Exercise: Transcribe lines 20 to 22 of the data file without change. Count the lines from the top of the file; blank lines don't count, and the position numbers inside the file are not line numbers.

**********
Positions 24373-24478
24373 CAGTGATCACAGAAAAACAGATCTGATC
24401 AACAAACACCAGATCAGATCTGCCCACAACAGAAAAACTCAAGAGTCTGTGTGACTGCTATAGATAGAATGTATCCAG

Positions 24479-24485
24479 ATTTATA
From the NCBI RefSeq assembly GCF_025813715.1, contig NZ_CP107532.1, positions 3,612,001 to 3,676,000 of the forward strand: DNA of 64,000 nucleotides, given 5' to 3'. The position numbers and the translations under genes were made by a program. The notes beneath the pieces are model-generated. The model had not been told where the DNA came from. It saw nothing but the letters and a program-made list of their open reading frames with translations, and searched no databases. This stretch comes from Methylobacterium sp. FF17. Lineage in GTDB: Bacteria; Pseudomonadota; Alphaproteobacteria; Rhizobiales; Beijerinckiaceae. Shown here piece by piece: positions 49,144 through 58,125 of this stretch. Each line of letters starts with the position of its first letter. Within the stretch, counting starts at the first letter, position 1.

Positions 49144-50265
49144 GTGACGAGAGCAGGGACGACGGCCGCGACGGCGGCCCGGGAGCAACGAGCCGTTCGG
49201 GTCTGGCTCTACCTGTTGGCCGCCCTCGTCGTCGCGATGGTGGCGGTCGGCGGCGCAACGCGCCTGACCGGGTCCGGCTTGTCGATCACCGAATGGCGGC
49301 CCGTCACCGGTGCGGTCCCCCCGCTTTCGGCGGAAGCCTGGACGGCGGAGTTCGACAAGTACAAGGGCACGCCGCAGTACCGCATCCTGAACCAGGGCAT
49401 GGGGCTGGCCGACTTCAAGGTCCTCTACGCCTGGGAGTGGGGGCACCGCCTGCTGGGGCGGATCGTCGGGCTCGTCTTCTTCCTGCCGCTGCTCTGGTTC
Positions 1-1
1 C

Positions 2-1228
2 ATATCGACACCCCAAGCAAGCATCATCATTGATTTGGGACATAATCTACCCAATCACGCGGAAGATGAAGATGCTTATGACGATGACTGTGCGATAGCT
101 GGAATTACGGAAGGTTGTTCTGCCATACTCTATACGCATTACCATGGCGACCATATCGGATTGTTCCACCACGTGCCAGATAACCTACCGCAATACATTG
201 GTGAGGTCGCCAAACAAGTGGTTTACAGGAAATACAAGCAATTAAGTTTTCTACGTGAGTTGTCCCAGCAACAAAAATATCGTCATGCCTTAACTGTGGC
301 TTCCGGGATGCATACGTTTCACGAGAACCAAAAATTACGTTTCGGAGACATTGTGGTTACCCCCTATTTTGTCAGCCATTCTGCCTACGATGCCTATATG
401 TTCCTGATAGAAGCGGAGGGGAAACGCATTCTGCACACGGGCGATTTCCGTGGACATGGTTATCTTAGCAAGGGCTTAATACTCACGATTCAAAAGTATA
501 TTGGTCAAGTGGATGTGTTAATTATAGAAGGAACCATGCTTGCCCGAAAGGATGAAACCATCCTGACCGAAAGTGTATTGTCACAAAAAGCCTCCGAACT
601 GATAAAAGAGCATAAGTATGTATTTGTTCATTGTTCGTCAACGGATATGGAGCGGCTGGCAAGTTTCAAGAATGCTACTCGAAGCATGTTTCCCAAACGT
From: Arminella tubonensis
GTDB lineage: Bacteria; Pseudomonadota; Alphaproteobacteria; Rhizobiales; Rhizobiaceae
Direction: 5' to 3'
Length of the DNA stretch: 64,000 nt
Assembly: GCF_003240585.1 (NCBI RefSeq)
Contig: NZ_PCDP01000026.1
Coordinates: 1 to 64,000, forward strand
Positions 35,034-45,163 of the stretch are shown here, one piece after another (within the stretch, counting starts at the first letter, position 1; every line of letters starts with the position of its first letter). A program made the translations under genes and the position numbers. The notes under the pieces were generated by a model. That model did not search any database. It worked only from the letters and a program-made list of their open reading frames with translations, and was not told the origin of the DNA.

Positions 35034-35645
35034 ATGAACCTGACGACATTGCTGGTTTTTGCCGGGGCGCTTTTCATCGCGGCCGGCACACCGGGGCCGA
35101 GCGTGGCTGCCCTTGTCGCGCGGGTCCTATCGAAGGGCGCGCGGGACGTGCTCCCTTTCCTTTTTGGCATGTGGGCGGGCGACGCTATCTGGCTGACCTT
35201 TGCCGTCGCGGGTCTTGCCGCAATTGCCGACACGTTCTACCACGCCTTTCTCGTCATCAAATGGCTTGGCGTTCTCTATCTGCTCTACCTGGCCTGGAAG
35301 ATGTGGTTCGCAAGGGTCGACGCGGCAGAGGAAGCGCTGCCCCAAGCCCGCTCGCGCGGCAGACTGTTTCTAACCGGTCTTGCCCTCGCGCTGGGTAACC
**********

501 TTGGTCAAGTGGATGTGTTAATTATAGAAGGAACCATGCTTGCCCGAAAGGATGAAACCATCCTGACCGAAAGTGTATTGTCACAAAAAGCCTCCGAACT
601 GATAAAAGAGCATAAGTATGTATTTGTTCATTGTTCGTCAACGGATATGGAGCGGCTGGCAAGTTTCAAGAATGCTACTCGAAGCATGTTTCCCAAACGT
From: Arminella tubonensis